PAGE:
LONDON, July 13- The regulatory noose is tightening around dark pools, private share-trading venues that promise anonymity for specialist investors, offering a chance for rival exchanges in the United States and Europe to take back market share.» Read More
European markets are called to open in negative territory on Tuesday as the debate continues over how far the European Central Bank (ECB) can, or will, go to save the euro zone.
European markets are called to open cautiously Monday after mixed signals from euro zone politicians and officials over the weekend.
London Metal Exchange shareholders voted on Wednesday to accept the $2.2 billion takeover offer by Hong Kong Exchanges and Clearing (HKEx), which will give the commodities trading platform further access to China, but one analyst says the deal is “a potential disaster” for the Hong Kong Exchange.
Rumors of yet another possible cross-border merger between two stock exchanges gathered pace on Friday, after a British newspaper reported that Singapore and London bourses are in takeover talks. Still, most analysts believe a deal is unlikely to materialize, because the benefits of a tie-up are simply not compelling.
Xavier Rolet, CEO at the London Stock Exchange, told CNBC that the LSE has the right balance of regulation and oversight and that liquidity and expertise continue to reside in London.
The euro zone is facing its darkest hour but will emerge more competitive than in the past, the chief executive of the London Stock Exchange told CNBC on Friday, though he noted that smaller businesses are very important to Europe’s recovery.
NYSE Euronext and CME Group, the two US exchange groups, have submitted bids for the London Metal Exchange, valuing it at up to £1 billion and kicking off a contest for the commodities business, according to people familiar with the matter. The FT reports.
CNBC's Rebecca Meehan reports the latest details on global markets from London.
CNBC's Rebecca Meehan reports the latest detail on market activity from the European markets.
Spain becomes the focus as euro debt fears return, with CNBC's Simon Hobbs. Meanwhile CNBC's Gary Kaminsky weighs in on the low interest rate environment. And CNBC's Rick Santelli speaks with Jeff Carter, independent trader, on the buzz at the CME.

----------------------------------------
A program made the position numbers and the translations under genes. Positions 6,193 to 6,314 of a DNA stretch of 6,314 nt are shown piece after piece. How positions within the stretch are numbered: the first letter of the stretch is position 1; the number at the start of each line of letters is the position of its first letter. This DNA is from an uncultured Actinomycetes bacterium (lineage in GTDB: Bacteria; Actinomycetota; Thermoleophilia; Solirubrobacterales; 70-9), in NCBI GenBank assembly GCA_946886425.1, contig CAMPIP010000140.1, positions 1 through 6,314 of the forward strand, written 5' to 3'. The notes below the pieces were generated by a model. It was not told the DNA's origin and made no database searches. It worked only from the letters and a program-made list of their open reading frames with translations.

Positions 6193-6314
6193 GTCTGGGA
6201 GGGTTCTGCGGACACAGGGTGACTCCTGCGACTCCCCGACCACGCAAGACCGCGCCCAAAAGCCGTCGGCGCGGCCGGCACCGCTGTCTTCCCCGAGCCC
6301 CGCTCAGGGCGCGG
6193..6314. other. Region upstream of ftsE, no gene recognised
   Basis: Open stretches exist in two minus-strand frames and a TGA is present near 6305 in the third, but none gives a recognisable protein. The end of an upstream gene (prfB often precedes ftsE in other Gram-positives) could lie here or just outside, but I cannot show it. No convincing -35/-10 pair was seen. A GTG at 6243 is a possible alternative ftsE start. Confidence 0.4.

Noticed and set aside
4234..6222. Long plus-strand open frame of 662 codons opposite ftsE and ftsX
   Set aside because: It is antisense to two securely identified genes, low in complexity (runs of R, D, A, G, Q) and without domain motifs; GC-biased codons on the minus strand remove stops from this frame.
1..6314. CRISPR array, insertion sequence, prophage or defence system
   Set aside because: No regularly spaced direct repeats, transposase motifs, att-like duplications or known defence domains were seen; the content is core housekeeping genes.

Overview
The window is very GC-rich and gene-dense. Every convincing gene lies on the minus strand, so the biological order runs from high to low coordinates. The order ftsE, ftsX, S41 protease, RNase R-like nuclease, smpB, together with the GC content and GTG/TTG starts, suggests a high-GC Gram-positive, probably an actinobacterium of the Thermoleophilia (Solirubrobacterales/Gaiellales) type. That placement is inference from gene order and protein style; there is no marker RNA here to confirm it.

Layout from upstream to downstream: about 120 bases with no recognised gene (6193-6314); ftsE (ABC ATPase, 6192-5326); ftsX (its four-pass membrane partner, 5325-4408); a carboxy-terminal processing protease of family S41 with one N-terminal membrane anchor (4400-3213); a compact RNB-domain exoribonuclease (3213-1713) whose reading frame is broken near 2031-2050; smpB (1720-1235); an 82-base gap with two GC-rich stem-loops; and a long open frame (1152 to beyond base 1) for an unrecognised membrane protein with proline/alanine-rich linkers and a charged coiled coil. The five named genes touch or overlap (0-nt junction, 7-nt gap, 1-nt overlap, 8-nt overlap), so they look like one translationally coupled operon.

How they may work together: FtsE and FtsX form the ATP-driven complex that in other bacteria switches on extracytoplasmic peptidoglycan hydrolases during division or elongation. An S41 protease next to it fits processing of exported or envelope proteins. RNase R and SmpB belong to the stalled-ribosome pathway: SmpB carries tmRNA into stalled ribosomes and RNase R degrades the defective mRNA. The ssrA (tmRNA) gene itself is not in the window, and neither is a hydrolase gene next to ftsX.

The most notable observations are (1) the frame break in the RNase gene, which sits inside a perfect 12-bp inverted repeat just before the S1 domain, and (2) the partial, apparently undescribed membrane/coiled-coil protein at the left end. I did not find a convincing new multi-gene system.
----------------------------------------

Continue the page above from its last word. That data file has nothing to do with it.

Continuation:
European markets are closing marginally in positive territory, reports CNBC's Mandy Drury, but rising European bond yields cause concern.
European markets are down for the fourth straight session, with CNBC's Mandy Drury.
CNBC's Mandy Drury says the European markets appear to have a flat close Wednesday.
European shares close down for a second day in a row, with CNBC's Mandy Drury.
CNBC's Mandy Drury reports on the European market surge, pointing to key market-moving stocks. Meanwhile, John Taylor, of FX Concepts, explains why investors should short the euro.
European stocks close out around 8-month peaks, with CNBC's Mandy Drury.
European stocks closed at their highest level in nearly eight months, with CNBC's Mandy Drury.
The Squawk on the Street team have the rundown on the European markets as the trading session closes, including the looming deadline today for Greece's debt swap deal, the euro hitting session highs against the dollar, and the Italian and Spanish ten-year yields; with Bill Herr, Trader Wealth Management.
European markets close higher on Greek debt swap optimism. Markets rally over optimism about Greek deal. Fifty percent approval a key threshold for Greek debt swap. Banking stocks get a boost on the latest news from Greece. With Erik "Wolfman" Wilkinson, independent trader.
European markets end the day down across the board, on concerns about Greece. SocGen, Unicredit lead European banking shares lower. The IIF says a disorderly Greek default would cost the euro zone $1.3 trillion. The Greek Finance Minister says the bond swap offer is final. And euro zone economic output was down .3 percent in Q4 compared to Q3. With Dan Greenhaus, BTIG chief global strategist.